Perreault, Leigh , MD
Exploring defects in glucose production and sensing in people with impaired fasting glucose
General Research Subject: Insulin Resistance Pre Diabetes
Focus: Insulin Action\Glucose Transport, Integrated Physiology\Liver
Type of Grant: Career Development
Project Start Date: July 1, 2009
Project End Date: June 30, 2014
Type 2 diabetes is considered one of the greatest public health issues of our time. Despite the notion that obesity is the #1 risk factor for diabetes, only 2-13% of people with obesity will ever acquire diabetes. In contrast, up to 70% of those with pre-diabetes will develop the disease. Pre-diabetes is not a singular entity, however, but a heterogenous group of metabolic defects that precede type 2 diabetes. Surprisingly little is known about the differences between the types of pre-diabetes. Our group and others have shown that people with impaired fasting glucose (one type of pre-diabetes) have the distinguishing feature of too much glucose coming out of the liver.
Why this is the case is not known. We propose that the liver makes too much glucose because it has lost the ability to sense glucose (and therefore down-regulate its production) in people with IFG. We also propose that liver glucose sensing (and glucose production) can be normalized by activation of the glucose sensor (glucokinase). An elegant series of experiments are described to systematically assess these hypotheses. The glucose sensor (glucokinase) holds considerable promise as a target for drug therapy in the prevention of type 2 diabetes.
What area of diabetes research does your project cover?
Area of diabetes research covered: Pre-diabetes
What role will this particular project play in preventing, treating and/or curing diabetes?
Obesity is considered the #1 risk factor for type 2 diabetes. Although two-thirds of people with type 2 diabetes are obese, only 2-13% of those who are simply obese will develop diabetes. In contrast, people with pre-diabetes carry up to a 70% lifetime risk of acquiring the disease. Therefore, exploiting the differences between simple obesity and pre-diabetes has significant public health implications.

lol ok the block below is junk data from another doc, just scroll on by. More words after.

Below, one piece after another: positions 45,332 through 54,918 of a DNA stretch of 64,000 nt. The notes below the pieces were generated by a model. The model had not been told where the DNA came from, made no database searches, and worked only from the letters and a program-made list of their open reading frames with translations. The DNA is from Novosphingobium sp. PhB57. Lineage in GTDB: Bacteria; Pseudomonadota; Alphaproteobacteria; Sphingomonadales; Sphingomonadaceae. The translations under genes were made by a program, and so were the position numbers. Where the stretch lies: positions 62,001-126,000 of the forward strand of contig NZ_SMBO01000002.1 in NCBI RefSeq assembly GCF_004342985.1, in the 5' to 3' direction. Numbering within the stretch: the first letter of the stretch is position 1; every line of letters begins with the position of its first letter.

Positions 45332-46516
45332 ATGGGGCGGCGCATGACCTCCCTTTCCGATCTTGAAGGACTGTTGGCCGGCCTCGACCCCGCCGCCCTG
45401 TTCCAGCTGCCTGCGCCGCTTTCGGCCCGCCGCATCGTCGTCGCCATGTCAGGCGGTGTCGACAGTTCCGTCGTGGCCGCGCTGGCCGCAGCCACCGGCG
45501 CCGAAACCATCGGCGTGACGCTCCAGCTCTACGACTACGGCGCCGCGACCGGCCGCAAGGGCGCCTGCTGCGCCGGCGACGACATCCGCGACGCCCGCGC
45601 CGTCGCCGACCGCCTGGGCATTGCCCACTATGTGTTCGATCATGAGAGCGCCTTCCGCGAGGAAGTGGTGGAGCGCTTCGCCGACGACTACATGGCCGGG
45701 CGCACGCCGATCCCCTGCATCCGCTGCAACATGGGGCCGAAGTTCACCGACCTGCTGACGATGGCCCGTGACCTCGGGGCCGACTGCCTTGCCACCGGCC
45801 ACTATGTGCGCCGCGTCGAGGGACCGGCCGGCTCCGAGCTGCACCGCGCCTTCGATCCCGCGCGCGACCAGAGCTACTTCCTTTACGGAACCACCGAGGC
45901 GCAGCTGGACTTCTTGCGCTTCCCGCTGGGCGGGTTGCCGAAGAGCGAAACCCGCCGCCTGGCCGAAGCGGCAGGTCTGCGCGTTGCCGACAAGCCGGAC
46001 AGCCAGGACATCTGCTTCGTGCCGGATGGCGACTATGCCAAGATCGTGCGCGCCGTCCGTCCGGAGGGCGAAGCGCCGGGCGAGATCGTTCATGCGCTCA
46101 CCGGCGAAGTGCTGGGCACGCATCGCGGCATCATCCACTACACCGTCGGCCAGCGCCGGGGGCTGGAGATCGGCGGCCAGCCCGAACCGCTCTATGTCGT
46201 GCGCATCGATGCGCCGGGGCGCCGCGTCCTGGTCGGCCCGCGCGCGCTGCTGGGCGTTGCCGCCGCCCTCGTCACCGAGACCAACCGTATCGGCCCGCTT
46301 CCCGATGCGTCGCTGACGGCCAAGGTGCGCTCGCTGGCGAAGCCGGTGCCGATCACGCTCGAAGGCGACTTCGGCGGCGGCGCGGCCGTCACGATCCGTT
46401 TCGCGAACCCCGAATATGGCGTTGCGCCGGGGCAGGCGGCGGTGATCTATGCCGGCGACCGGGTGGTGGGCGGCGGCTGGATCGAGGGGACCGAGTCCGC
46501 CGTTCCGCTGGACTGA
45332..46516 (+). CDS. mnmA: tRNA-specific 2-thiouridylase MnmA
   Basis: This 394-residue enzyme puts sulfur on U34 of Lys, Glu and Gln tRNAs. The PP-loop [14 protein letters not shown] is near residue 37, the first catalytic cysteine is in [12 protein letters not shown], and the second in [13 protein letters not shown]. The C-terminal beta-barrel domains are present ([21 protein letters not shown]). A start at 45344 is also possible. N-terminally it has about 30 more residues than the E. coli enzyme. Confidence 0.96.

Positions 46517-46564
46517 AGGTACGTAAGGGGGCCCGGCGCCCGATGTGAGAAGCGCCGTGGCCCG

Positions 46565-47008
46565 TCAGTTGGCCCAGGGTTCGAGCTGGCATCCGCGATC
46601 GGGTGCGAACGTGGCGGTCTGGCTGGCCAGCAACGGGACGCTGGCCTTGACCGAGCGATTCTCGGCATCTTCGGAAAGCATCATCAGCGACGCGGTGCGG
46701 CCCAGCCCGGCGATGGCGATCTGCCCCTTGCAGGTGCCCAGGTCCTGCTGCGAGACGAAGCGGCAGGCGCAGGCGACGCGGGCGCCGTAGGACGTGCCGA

Pre-diabetes is not a singular entity, however, but a heterogeneous mix of metabolic derangements that precede diabetes. Impaired fasting glucose (IFG), impaired glucose tolerance (IGT) and IFG/IGT are equally represented in the mix. Our lab, and others, have found that people with IFG have inappropriate endogenous glucose production (EGP) and defective 1st phase insulin secretion as defining features. This project aims to explore defects in glucose production and sensing in the liver of people with IFG. Our collective hypotheses contend that people with IFG cannot sense (and therefore normally regulate EGP) in response to mild hyperglycemia. We believe this failure to sense hyperglycemia is due to a defect in glucokinase. Our study design will recapitulate the abnormality in EGP and show that by enhancing glucokinase activity the abnormality can be reversed.
As glucokinase activators are an intense are of therapeutic development, results from this study have enormous potential to treat IFG and prevent diabetes.
If a person with diabetes were to ask you how your project will help them in the future, how would you respond?
It is unlikely that this project will directly benefit people with existing diabetes. The major benefit of this project will be in diabetes prevention for the estimated 20 million Americans with impaired fasting glucose (IFG). Specifically, the following benefits are expected:
1. Delineation of pre-diabetes from simple obesity as a far greater risk factor for diabetes, therefore deserving of greater and earlier intervention.2. Challenging the prevailing paradigm that all pre-diabetes is the same, and instead demanding treatment and prevention strategies targeted for the different types.3. Rigorous exploration into glucokinase as a therapeutic target for people with IFG.
Why is it important for you, personally, to become involved in diabetes research? What role will this award play in your research efforts?
At the beginning of my scientific adventure, I found the pathophysiology and natural history of diabetes simply fascinating. It motivated me to write my recently completed NIH K23 in the area of pre-diabetes. Working closely with the research volunteers then watching many of them progress to type 2 diabetes was devastating. Thus, my passion for diabetes prevention became focused.
This award is vital in increasing our current understanding of possible treatment targets for people with impaired fasting glucose. It is my great hope that we may eventually slow the massive growth in the prevalence of type 2 diabetes through such research.
In what direction do you see the future of diabetes research going?
Impaired glucose tolerance (IGT) with or without impaired fasting glucose (IFG/IGT) are also discreet forms of pre-diabetes that deserve further exploration. Unveiling of therapeutic targets in IGT and/or IFG/IGT could also prevent diabetes, as it would instituting therapies in people with IFG.
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